LISTEN TO YOUR CHARACTERS
A discussion at a writer’s workshop led by Jane Graves, an award-winning author of contemporary romance, changed the way I think about writing.
Her advice was to, “Hone in on the one thing that speaks to you. Freshness and originality comes from what you can imagine.”
Are your characters waking you up at night? Do their conversations light a fire in your gut? What do they want? Who are they?
I know this may seem abnormal to most folks, but my characters have complete conversations. I have no idea where they are or even who they are, but I know without a doubt that what I’m overhearing is important to my work in progress or something I’ll be writing in the future. My writing took on new meaning and depth when I started listening to what they were saying.
My big dreams were to be an award-winning romance novelist, but the words in my head were mostly kids, more specifically children who lived in the Texas frontier of all places. In the beginning of my writing journey, I pushed the voices out of my head and tried to create romance stories. The whole creative process was a chore; I hated the characters, the dreary plotline, and the editing process seemed like torture. What made me think that I’d ever be able to write a novel?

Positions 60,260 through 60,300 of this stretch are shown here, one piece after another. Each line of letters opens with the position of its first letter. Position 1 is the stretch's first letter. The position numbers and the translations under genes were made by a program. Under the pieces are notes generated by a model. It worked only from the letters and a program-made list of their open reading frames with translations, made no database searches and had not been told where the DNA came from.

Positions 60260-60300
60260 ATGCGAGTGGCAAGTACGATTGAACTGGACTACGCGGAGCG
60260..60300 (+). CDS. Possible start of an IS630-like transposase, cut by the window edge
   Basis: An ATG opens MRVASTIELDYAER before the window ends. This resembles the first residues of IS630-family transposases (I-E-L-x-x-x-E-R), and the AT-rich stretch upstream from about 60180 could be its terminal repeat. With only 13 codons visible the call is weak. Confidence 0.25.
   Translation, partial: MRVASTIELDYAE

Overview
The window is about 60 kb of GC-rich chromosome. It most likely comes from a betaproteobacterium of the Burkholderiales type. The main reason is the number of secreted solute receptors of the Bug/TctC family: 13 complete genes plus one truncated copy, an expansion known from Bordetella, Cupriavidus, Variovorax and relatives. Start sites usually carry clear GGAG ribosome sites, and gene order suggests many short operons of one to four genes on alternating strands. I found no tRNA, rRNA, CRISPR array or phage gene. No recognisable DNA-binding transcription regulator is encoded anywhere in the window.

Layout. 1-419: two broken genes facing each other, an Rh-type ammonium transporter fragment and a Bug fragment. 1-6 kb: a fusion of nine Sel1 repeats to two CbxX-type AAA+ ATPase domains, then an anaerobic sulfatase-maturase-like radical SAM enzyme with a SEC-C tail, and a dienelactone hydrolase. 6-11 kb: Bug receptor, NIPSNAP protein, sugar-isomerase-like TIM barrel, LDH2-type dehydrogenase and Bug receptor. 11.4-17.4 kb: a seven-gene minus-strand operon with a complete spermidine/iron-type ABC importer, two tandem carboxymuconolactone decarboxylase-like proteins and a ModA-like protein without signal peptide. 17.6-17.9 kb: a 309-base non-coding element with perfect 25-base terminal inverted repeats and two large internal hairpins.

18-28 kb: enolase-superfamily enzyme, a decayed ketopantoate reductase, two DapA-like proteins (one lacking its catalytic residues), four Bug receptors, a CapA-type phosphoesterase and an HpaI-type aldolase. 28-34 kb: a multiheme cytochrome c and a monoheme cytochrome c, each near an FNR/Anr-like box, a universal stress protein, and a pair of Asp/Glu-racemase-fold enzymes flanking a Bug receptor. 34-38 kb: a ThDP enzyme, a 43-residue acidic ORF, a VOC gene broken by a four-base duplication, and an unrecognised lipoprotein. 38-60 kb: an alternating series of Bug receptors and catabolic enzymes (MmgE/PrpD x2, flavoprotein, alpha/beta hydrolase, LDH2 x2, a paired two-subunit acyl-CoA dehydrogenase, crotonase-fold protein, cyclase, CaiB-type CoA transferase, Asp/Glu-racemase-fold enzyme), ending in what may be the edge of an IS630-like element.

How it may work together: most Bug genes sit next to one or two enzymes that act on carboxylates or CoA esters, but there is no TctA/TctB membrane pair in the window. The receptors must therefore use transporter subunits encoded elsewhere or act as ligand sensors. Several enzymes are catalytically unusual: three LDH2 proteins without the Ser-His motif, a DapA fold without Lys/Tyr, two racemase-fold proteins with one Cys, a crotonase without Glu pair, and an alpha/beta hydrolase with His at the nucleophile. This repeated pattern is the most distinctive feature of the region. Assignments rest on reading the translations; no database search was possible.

Janes’ words got me to thinking. What I’ve been obsessed with since a very early age, besides writing a book, is history and stories set in the Old West. Everything about that time period fascinates me and I consume historical fiction and nonfiction like air.
Believe me I’ve tried to change the ages of my characters so they’d fit a publisher’s specs, follow the advice of my husband who said if I’d write a marketable romance it would be easier to sell, and considered the ideas of a well-meaning editor who insisted I add a werewolf to make a western tale marketable. The writing process wasn’t fun anymore until I finally gave in the voices inside my head. I haven’t looked back since. You are unique, and only you can write the story that needs to be told. Have confidence in your abilities and story-telling instincts. Have confidence in your characters. Let them show you the way.